Asked about the fate of the NLD, he said: "It's gone - no matter what [members opposed to standing in the election] keep saying."

The new NDF party will be chaired by Than Nyein and involve former NLD figures Win Naing and Thein Nyunt, he said.

Election boycott

On March 29, members of the NLD voted unanimously to boycott the upcoming polls because election laws barred many of its senior figures from running.

The NLD boycott came six days after Suu Kyi said she "would not dream" of registering the party for the election.

Nyan Win, and NLD lawyer and party spokesman, said that while the party "may cease to exist under the law" it would continue to carry out social activities while party members will individually engage in political activities.

"We will survive as long as we have public support," he said.

The NLD won the last election in 1990 by a landslide, a result the military government ignored and recently annulled.

A total of 30 groups have applied to set up new political parties and 24 had been approved by May 4. New parties have until June 6 to apply.

Seventeen of them represent Myanmar's numerous ethnic groups.

Six are believed to be allied with the military, which has ruled with for almost five decades.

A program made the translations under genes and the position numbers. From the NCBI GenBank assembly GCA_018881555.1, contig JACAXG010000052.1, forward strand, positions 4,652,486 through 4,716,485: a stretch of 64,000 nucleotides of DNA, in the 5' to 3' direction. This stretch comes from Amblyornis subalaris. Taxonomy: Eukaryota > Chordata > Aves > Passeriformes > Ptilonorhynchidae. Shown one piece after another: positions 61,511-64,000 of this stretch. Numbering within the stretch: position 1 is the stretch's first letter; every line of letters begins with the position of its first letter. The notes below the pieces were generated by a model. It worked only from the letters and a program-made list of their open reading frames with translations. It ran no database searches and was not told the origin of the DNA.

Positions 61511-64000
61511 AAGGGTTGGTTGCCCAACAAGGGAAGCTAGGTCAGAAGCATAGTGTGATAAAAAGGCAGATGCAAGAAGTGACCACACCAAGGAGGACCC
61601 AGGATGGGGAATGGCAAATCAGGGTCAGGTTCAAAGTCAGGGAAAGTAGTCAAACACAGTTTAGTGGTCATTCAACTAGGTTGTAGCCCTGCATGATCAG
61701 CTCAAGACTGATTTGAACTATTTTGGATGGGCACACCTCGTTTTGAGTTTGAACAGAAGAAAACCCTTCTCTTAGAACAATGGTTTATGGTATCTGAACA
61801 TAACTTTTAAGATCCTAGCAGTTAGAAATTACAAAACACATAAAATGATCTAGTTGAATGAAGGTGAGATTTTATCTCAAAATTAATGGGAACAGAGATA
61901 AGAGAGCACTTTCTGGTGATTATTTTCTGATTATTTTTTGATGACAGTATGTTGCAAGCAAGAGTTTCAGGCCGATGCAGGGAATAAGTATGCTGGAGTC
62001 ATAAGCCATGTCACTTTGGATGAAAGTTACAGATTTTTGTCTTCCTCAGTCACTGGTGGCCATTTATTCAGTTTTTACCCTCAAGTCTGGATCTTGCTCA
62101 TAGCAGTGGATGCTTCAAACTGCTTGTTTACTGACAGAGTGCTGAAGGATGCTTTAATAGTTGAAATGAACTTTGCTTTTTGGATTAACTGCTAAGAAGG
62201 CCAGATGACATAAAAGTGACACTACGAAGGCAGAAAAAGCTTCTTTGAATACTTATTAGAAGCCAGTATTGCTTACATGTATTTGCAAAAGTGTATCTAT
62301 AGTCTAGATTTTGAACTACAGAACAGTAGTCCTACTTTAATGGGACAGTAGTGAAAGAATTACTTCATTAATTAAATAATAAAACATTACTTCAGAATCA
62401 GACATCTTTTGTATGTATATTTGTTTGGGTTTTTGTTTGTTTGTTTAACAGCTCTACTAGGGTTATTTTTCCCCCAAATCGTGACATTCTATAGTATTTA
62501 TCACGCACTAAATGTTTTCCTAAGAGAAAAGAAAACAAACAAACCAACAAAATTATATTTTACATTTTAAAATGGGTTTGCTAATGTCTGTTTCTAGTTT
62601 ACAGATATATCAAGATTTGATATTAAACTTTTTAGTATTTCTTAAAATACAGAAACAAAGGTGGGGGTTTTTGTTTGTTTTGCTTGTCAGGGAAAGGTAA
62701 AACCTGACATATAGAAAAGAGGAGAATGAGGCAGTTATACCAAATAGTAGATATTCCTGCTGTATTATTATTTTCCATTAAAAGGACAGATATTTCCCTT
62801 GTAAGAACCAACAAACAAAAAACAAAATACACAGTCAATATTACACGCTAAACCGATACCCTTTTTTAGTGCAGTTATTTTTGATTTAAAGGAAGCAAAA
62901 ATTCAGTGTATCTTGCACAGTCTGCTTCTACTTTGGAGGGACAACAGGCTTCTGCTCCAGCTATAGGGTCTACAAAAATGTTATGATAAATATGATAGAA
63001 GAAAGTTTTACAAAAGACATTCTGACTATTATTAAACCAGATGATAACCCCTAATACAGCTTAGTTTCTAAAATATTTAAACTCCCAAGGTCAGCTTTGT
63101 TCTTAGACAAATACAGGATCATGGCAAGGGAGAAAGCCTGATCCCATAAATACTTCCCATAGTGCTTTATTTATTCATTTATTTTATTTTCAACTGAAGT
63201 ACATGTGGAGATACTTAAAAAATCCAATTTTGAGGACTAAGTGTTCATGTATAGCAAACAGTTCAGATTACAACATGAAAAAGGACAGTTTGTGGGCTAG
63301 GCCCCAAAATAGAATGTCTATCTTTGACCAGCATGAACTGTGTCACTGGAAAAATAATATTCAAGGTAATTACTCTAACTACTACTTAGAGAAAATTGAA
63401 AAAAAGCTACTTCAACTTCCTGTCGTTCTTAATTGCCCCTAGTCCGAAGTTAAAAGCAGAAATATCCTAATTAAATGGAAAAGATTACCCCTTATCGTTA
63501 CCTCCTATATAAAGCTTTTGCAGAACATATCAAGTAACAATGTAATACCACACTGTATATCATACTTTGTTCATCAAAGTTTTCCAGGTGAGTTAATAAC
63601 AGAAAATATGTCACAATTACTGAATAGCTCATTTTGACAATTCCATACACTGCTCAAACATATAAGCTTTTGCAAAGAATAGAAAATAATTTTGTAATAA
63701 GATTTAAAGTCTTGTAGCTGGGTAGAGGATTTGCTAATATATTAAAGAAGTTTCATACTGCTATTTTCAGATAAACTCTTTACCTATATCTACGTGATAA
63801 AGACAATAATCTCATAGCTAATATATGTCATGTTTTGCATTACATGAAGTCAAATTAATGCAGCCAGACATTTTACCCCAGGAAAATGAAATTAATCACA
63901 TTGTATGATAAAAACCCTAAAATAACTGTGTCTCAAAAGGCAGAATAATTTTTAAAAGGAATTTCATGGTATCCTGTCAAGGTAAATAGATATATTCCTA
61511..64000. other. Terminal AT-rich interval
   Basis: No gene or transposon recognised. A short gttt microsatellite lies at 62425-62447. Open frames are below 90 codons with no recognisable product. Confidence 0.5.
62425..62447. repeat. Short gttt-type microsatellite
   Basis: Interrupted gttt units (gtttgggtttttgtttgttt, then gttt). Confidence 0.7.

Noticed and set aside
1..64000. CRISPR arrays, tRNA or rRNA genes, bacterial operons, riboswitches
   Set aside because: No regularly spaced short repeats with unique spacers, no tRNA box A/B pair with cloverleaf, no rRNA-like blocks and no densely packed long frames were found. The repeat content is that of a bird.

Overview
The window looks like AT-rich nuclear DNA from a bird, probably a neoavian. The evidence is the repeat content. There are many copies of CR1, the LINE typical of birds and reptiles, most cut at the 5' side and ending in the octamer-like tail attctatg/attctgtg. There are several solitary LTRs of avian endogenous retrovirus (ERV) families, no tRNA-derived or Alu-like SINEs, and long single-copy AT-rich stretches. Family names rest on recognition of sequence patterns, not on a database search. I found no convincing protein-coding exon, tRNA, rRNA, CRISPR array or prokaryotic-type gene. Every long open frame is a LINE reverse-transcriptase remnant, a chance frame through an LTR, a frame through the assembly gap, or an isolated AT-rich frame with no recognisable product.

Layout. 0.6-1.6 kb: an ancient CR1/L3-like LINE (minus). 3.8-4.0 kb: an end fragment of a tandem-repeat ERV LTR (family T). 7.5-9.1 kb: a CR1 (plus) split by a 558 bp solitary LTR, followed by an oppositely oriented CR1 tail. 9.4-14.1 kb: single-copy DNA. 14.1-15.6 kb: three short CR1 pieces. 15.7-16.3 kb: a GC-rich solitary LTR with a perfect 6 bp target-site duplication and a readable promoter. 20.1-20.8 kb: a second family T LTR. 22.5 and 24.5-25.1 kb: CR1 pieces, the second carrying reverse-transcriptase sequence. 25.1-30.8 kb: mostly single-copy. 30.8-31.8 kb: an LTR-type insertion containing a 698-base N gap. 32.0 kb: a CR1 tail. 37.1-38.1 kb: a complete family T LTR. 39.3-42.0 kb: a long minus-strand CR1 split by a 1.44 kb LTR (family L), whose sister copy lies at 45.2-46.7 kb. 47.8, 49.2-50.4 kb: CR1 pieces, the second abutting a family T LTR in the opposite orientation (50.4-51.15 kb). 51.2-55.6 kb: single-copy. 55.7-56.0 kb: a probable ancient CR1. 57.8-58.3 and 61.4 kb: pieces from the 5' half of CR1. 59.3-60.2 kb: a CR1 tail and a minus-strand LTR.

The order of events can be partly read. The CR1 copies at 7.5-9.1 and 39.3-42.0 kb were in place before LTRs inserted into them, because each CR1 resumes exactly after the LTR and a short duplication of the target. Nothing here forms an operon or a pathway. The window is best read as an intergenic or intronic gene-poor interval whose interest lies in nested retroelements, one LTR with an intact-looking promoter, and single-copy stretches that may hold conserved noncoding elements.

Pro-government parties

Only four of 10 existing parties have applied to run. Three, including the National Unity Party (NUP), comprise former members of the pro-government Socialist Programme Party.

Aung San Suu Kyi said she "would not dream" of registering the NLD for the polls [AFP]

At least 20 ministers, including prime minister Thein Sein, resigned from their military positions last week to run in the election as civilians.

Most are expected to join the Union Solidarity and Development Association (USDA), a new party representing a powerful government-backed social organisation that claims to have 24 million members - about half of Myanmar's population.

The elections, the date which has been kept secret, have been widely criticised as being designed to entrench army rule by allowing the military to retain control over key ministries while pulling the strings behind a civilian-fronted government.

Under the 2008 constitution, approved by a disputed referendum, the military will be allocated 25 per cent of parliamentary seats and a third of the senate.

Former generals and allies of the government are expected to take up many of the other seats, limiting the powers of any elected opposition.